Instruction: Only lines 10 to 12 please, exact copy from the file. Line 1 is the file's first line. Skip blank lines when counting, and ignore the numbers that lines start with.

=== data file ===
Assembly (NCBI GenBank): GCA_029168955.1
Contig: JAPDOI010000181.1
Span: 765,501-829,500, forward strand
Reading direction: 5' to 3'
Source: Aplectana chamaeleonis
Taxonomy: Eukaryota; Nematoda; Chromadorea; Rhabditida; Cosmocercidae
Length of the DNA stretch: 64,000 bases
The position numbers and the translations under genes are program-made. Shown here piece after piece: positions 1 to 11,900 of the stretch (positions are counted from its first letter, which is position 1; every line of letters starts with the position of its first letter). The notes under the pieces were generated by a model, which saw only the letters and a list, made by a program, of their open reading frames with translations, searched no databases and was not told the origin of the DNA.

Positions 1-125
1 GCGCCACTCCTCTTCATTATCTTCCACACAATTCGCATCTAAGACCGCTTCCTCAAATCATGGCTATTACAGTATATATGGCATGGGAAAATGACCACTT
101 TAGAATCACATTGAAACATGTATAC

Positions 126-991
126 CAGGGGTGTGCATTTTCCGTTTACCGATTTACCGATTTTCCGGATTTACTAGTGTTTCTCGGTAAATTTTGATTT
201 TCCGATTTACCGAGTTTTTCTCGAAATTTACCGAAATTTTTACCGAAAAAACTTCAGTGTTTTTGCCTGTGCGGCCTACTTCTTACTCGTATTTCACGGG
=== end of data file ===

1 GCGCCACTCCTCTTCATTATCTTCCACACAATTCGCATCTAAGACCGCTTCCTCAAATCATGGCTATTACAGTATATATGGCATGGGAAAATGACCACTT
101 TAGAATCACATTGAAACATGTATAC

Positions 126-991